Book Review: Leszek Buszynski and Christopher B. Roberts (Eds). 2015. The South China Sea Maritime Dispute: Political, Legal and Regional Perspectives

DOI10.1177/2347797015626056
AuthorTeshu Singh
Date01 April 2016
Publication Date01 April 2016
SubjectBook Reviews
108 Book Reviews
are cases in point. The original Sanskrit stories put the phrase Vasudhaiva
Kutumbakam in the mouth of a fool, while classical treatises on diplomacy, such
as the Arthashastra, do not refer to this idea.
Vikas Kumar
Azim Premji University, India
E-mail: vikas.kumar@apu.edu.in
Leszek Buszynski and Christopher B. Roberts (Eds). 2015. The South
China Sea Maritime Dispute: Political, Legal and Regional Perspectives.
New York, NY: Routledge. 215 pp. ISBN: 978-0-415-72288-9
DOI: 10.1177/2347797015626056
The South China Sea (SCS) is bordered by the world’s most rapidly industrializing
countries a nd is home to the busiest shipping lane. Today, the importance of the
region has increased manifold due to the fact that the 90 per cent of the global trade
by volume is dependent on the sea. The region provides a conduit for the global
trade. In addition, it is also a repository of valuable natural resources and unique
ecosystem.
All of these factors make the SCS dispute a significant flashpoint in the Asia-
Pacific region. The major difference between the SCS as a geographical area and
the other disputed areas whose sovereignty is contested is that there is no perma-
nent population inhabiting on any of these islands. The only group of human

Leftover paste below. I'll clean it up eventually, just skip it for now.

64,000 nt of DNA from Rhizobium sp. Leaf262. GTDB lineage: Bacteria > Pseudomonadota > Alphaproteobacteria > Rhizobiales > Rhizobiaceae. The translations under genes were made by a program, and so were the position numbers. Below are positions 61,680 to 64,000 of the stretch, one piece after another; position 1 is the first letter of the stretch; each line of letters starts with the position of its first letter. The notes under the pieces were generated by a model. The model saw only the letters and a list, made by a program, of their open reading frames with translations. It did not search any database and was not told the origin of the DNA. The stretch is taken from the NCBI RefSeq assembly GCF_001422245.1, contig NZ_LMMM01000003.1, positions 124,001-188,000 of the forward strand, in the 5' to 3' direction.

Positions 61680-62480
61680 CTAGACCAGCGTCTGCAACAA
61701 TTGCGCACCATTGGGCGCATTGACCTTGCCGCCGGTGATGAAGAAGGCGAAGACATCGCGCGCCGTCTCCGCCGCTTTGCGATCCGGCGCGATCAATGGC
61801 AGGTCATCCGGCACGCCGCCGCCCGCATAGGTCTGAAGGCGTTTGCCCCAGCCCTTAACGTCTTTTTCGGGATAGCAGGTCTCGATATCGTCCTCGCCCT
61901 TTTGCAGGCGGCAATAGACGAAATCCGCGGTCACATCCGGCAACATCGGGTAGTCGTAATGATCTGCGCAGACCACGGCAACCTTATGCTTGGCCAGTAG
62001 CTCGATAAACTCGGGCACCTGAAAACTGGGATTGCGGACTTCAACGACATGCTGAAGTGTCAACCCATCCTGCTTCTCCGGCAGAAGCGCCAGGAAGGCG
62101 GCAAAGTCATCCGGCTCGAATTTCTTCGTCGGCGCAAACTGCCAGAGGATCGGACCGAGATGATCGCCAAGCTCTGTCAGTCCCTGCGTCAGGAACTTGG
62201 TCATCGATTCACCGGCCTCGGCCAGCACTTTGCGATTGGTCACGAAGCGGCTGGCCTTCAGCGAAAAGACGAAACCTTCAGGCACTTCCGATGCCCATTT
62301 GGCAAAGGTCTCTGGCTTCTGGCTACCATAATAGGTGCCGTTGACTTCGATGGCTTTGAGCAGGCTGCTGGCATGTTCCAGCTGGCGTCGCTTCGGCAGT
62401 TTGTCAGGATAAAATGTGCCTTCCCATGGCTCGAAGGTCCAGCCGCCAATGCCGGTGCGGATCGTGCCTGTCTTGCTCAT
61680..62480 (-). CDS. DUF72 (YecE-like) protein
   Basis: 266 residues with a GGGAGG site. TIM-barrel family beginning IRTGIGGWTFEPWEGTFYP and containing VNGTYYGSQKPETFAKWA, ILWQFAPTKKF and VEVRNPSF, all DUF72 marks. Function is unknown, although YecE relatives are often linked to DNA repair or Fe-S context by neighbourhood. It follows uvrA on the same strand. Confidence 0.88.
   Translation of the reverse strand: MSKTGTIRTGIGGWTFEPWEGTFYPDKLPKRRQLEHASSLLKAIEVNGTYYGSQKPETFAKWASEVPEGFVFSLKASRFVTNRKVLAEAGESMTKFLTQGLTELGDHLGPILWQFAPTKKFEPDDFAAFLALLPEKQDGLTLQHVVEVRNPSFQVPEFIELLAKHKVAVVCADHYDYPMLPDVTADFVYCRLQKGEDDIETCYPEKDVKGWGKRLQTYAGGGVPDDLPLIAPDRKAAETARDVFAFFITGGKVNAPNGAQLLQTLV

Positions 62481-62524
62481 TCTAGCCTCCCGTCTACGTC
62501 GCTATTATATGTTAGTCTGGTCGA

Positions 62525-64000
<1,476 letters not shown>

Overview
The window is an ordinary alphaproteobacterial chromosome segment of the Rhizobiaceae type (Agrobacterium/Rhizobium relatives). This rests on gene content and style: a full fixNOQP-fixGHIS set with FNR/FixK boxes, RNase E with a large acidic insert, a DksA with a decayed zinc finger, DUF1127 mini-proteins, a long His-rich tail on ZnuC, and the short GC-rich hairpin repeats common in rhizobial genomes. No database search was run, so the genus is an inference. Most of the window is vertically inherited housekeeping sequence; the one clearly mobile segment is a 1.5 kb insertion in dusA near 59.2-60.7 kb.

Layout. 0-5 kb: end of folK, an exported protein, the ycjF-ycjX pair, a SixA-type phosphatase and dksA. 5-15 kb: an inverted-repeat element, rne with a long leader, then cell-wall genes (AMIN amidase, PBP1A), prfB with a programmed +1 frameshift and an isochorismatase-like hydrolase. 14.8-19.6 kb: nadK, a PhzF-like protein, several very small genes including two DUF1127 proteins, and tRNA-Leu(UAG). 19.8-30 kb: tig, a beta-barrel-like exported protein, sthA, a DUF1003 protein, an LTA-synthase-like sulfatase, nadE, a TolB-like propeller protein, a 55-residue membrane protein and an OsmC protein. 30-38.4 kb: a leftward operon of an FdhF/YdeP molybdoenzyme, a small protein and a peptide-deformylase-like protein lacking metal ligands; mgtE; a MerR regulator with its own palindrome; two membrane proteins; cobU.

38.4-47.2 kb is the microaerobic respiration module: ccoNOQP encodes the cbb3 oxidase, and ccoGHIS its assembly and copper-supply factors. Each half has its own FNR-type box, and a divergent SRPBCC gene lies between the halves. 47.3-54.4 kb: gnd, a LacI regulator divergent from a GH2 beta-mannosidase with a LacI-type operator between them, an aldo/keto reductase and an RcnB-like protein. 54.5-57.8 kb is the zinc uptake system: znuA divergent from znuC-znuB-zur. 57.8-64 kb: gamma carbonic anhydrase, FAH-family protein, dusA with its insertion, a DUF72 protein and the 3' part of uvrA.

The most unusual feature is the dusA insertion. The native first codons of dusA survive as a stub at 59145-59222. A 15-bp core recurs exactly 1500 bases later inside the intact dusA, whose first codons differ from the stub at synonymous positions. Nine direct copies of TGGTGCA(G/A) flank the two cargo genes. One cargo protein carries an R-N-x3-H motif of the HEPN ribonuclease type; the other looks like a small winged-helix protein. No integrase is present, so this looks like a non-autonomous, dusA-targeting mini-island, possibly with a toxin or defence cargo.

population that criss-cross the SCS waters on a regular basis is the fishermen from
coastal communities. Since there is a dispute in the region, much of the area
remains unregulated.
The book The South China Sea Maritime Dispute: Political, Legal and
Regional Perspectives spreads over 11 chapters and is an endeavour to further
understand the issue, genesis of the dispute and the solution, if any.
The first three chapters of the book delve into the objective analysis of the
region. It traces the history of the region from eighteenth century onwards and
cites evidence as to how the changing historical, political assertion by different
powers over a period of time has led to the clash of interest among the claimant in
the region. The first chapter, written by Leszek Buszynski, argues that the escala-
tion of the maritime dispute has been due to the China’s increasing assertion of its
claim in the region. It points out that the British were the first one to survey the
islands and 1805 Richard Spratly published the map of the SCS (p. 3). China
started taking interest in the region only in 1930 and it was only in 1951 that
China claimed sovereignty over the region during the San Francisco Conference.
The chapter brings forth the difference between the political declaration and legal
claims of the different countries, thereby tracing the genesis of the ‘9 dash line’.
The origin of this line comes from the Chinese cartographer Hu Jinje who, in
December 1914, drew an 11 dash median line between China and the coastal

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